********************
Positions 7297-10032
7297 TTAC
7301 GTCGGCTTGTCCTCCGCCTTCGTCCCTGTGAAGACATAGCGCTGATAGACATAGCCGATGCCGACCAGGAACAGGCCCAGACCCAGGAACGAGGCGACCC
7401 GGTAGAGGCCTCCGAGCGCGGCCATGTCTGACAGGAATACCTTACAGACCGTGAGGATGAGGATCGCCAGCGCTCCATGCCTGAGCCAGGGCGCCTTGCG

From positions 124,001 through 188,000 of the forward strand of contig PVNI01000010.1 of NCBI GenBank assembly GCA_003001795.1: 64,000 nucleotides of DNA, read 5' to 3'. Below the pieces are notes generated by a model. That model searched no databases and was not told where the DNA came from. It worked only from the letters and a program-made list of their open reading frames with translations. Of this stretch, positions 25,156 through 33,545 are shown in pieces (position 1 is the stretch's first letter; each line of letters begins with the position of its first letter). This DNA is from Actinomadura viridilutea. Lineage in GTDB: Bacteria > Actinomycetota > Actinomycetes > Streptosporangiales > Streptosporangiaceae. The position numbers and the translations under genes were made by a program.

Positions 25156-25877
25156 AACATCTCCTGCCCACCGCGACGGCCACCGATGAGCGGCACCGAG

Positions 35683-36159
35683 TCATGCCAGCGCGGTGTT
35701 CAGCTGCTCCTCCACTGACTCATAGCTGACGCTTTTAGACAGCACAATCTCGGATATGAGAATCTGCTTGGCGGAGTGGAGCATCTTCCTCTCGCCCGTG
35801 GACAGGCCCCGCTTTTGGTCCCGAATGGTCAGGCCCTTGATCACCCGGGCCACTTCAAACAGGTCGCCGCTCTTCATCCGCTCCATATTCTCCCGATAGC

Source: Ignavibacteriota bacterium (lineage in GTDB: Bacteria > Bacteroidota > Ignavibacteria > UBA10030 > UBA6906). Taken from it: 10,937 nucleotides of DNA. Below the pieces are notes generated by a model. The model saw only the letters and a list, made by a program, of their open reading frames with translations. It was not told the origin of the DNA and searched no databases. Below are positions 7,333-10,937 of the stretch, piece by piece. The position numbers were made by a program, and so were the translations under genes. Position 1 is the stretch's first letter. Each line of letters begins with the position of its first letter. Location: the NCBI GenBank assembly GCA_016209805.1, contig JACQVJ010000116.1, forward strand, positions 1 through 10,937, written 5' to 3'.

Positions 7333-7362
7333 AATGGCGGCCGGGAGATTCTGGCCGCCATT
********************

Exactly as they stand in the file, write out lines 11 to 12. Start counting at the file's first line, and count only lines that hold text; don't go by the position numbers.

35801 GACAGGCCCCGCTTTTGGTCCCGAATGGTCAGGCCCTTGATCACCCGGGCCACTTCAAACAGGTCGCCGCTCTTCATCCGCTCCATATTCTCCCGATAGC

Source: Ignavibacteriota bacterium (lineage in GTDB: Bacteria > Bacteroidota > Ignavibacteria > UBA10030 > UBA6906). Taken from it: 10,937 nucleotides of DNA. Below the pieces are notes generated by a model. The model saw only the letters and a list, made by a program, of their open reading frames with translations. It was not told the origin of the DNA and searched no databases. Below are positions 7,333-10,937 of the stretch, piece by piece. The position numbers were made by a program, and so were the translations under genes. Position 1 is the stretch's first letter. Each line of letters begins with the position of its first letter. Location: the NCBI GenBank assembly GCA_016209805.1, contig JACQVJ010000116.1, forward strand, positions 1 through 10,937, written 5' to 3'.